What do you guys think? Is it worth it to put expensive modules in a nifty case?
Will it lack cv modulation or vcas? I plan to sequence it with a Digitakt.
I am in between starting with niftycase or intellijel 4u 62hp and a similar arrangement (minus the disting ex).


for about the same price you can get a doepfer lc6 - or for a bit more an lc9 - these are both significantly better starter cases than the beauty cases you are aspiring to... get one of those if you need to fit it in your handbag once you actually know what you are doing.. but start with a case you won't be replacing in 3-6 months!

it is not just missing vcas it is missing all utility modules - whilst you may be able to get a limited range of sounds out of this I suspect it will not meet your expectations

add a quad cascading vca (veils for example) and a basic starter utility set of links/kinks/shades and put it all in a 6u or 9u case

you will then have room for expansion when you realise that you are missing lots of things you need/want in order for the modular to be worthwhile

otherwise dump blades and/or morphagene - replace blades with a smaller filter - to make space for some utilities

the same could be said for maths - but - working your way through the illustrated manual a few times is a very good learning experience!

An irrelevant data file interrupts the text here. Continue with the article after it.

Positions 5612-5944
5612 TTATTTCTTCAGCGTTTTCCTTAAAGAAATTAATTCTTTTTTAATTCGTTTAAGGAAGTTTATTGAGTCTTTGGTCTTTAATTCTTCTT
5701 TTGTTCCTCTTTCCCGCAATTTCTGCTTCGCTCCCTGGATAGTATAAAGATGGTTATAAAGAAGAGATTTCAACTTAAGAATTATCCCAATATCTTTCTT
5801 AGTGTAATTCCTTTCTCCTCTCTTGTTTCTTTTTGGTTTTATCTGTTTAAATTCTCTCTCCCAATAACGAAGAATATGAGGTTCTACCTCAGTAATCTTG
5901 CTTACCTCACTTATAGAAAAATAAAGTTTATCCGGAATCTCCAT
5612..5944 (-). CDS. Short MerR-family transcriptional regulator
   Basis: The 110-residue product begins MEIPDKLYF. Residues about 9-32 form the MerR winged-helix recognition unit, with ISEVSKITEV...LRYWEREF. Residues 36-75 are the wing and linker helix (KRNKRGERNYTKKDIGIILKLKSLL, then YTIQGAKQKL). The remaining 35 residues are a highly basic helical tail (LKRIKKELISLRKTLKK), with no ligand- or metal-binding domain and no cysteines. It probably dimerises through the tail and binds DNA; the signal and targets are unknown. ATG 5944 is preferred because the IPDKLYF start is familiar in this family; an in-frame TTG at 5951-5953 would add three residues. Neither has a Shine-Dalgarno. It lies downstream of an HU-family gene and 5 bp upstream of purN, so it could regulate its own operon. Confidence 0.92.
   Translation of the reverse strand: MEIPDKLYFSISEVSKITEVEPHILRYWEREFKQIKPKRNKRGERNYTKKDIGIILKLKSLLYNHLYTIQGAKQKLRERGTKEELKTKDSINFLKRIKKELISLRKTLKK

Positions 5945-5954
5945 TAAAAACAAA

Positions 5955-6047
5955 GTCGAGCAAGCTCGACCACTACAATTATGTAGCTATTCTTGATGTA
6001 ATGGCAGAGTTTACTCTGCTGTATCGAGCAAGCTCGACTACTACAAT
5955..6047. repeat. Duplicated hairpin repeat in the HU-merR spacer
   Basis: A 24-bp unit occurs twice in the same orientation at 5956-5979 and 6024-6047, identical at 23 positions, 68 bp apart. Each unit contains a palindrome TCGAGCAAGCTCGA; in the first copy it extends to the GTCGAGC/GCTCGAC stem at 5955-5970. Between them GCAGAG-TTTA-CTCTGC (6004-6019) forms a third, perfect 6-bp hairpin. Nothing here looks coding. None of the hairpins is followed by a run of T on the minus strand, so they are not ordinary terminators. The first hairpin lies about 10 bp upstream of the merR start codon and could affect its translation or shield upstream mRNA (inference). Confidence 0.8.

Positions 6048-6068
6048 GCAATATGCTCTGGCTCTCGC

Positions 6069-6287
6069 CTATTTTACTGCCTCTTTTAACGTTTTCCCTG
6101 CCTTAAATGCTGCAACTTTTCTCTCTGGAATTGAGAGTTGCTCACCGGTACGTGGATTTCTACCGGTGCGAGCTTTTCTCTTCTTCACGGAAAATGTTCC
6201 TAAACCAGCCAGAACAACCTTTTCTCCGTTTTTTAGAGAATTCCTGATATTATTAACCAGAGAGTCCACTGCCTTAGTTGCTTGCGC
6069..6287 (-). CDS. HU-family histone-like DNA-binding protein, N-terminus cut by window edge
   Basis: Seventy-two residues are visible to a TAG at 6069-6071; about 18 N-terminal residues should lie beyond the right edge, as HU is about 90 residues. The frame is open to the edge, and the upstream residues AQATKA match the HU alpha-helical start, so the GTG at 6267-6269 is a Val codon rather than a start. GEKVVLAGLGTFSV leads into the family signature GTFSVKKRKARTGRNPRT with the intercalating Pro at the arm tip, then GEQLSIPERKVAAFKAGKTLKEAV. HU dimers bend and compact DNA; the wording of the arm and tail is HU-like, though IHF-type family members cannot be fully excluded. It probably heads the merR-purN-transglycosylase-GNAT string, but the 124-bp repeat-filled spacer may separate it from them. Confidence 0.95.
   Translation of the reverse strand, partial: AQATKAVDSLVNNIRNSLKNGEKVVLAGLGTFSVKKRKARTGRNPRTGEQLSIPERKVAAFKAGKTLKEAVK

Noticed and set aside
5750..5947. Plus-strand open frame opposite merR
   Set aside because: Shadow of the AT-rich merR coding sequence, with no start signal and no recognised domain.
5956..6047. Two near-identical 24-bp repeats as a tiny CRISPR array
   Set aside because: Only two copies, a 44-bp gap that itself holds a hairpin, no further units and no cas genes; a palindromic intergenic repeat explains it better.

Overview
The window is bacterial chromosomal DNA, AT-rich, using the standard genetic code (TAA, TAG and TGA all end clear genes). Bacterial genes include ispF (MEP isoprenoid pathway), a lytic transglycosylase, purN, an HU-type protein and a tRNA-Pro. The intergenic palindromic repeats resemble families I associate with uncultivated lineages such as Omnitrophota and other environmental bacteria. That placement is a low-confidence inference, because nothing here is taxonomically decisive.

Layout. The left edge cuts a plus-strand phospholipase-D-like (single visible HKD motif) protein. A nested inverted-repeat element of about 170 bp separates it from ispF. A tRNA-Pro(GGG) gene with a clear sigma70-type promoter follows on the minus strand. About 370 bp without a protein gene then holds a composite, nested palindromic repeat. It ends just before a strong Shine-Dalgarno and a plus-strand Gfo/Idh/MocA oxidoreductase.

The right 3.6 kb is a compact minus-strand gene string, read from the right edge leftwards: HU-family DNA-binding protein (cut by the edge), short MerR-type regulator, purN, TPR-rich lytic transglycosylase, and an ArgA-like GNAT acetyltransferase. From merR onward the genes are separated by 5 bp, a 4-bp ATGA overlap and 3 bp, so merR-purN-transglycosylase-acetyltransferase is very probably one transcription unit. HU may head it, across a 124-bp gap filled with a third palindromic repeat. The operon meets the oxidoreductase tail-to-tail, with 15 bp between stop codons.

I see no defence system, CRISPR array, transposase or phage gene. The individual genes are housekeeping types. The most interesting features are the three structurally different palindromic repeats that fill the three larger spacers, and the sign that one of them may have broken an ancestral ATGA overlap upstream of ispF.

Utility modules are the inexpensive, dull polish that makes the expensive, shiny modules actually shine!!!


I have a Nifty Case and really like it. It fits nicely on my desk, which I appreciate and has just enough room to do something cool with. Looking at your module choices, they are quite similar to mine.

I think it's a good choice to have an analog oscillator, which I don't have in my case. But I do have Morphagene and Maths and a filter, in my case Ripples.

If I had my time again, I think I would not have bought the filter. I very rarely use it, which is surprising to me. Looking at your case, if it were me, I wouldn't bother with Blades - perhaps an Optomix, which would give your two VCAs and (sort of filtering), plus a mixer of sorts. I wouldn't bother with the Disting either (too fiddly for me).

If it were me and I wanted to do purely ambient I'd swap out Blades and the Disting and get a Mimeophon or Beads, some LFOs and some Random. Not sure how that fits in with your HP, but it might fit.

Of course these are only my opinions and I'm new to this so take everything I say with a pinch of salt.

Best of luck and happy shopping. MLC.


Good suggestions @ModLifeCrisis


the problem with starting with a small case (as highlighted by @ModLifeCrisis) is that the modular you want may not fit in the case - so you will end up buying more cases (which are comparatively more expensive)

the best way to start a modular is to get an idea of what modules you want and which modules are needed to support those modules (yes you probably do need vcas, mixers, envelope generators, etc etc etc) add 30% for expansion and then find the case too fit